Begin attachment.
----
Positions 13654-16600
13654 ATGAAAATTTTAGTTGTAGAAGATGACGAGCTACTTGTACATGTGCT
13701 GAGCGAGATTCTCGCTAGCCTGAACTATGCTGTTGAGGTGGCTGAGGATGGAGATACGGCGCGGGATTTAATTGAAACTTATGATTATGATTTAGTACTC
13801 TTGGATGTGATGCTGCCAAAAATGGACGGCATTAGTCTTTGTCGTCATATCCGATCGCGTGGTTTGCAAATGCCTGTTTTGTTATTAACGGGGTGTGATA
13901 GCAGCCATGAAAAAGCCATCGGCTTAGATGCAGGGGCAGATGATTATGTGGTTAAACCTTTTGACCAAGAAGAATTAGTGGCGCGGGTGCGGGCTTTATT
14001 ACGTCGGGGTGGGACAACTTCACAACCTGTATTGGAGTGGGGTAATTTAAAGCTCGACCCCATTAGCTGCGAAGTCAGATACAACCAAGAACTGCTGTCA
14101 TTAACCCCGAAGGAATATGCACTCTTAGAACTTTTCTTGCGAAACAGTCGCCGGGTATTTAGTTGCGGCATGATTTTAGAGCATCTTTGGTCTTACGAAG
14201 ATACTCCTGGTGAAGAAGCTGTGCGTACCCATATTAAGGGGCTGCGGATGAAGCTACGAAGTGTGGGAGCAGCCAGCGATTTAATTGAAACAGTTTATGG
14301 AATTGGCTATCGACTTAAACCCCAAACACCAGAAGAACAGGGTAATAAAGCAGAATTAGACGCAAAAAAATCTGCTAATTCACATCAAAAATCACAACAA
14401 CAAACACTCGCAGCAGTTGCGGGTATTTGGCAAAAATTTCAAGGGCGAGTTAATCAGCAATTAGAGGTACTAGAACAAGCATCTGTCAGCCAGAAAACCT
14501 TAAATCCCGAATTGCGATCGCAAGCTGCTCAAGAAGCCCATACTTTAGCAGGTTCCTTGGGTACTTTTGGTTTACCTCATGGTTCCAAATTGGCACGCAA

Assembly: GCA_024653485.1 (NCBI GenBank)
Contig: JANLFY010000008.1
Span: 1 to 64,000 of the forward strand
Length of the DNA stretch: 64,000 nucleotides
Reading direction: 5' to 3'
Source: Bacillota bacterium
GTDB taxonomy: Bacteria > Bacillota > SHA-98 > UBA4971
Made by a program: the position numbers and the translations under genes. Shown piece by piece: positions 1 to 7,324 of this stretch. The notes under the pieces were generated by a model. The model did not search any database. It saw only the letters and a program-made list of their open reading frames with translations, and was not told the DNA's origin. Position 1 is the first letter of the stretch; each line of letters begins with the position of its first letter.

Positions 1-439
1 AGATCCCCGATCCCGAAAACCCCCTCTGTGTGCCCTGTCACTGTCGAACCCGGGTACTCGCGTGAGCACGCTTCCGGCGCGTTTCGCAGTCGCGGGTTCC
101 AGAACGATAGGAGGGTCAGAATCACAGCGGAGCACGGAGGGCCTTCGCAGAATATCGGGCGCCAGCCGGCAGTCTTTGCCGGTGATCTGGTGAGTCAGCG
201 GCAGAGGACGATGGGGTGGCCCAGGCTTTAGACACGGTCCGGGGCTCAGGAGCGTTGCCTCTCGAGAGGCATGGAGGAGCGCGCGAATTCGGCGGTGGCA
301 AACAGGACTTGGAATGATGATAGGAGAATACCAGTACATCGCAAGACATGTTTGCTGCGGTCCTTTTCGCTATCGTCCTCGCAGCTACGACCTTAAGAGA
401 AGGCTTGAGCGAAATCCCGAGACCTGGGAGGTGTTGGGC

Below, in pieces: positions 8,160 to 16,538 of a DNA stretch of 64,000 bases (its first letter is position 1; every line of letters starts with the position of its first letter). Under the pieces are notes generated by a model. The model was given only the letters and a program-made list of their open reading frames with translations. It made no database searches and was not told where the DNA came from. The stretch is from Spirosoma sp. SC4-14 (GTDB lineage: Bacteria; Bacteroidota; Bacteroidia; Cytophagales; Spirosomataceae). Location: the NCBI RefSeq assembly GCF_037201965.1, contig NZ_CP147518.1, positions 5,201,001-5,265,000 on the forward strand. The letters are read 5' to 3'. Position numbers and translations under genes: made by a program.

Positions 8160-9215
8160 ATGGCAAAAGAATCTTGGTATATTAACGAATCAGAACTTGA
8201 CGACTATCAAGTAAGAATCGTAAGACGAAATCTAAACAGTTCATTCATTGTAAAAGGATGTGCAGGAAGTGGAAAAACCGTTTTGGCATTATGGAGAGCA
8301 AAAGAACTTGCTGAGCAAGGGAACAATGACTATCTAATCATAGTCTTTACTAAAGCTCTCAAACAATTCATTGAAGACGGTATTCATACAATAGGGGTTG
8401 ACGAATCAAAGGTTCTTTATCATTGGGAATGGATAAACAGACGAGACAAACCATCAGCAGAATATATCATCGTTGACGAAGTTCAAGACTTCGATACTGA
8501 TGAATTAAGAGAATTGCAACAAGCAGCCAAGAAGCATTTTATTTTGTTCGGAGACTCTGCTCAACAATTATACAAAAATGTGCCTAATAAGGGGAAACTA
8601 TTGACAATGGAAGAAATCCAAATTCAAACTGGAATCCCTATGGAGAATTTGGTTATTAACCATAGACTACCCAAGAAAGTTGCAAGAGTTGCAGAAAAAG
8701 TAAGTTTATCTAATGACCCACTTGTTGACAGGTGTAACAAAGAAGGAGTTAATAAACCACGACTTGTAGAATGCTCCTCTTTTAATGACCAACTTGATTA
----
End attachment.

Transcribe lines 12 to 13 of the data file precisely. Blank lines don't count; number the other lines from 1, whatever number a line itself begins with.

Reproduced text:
Assembly: GCA_024653485.1 (NCBI GenBank)
Contig: JANLFY010000008.1